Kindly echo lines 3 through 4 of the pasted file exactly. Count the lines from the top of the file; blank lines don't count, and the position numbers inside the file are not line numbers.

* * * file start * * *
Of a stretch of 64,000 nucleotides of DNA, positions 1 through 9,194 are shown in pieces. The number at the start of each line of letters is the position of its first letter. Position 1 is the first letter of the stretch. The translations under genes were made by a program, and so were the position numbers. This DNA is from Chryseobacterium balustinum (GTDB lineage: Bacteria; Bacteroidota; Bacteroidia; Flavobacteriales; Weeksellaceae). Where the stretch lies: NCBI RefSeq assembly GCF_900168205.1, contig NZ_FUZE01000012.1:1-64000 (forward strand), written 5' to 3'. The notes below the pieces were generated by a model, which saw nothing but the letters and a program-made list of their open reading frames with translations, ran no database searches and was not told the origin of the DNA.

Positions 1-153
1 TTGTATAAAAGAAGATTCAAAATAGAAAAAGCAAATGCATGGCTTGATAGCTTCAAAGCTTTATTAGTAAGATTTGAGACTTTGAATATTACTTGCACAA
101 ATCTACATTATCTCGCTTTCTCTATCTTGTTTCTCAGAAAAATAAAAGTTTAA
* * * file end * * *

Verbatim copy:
1 TTGTATAAAAGAAGATTCAAAATAGAAAAAGCAAATGCATGGCTTGATAGCTTCAAAGCTTTATTAGTAAGATTTGAGACTTTGAATATTACTTGCACAA
101 ATCTACATTATCTCGCTTTCTCTATCTTGTTTCTCAGAAAAATAAAAGTTTAA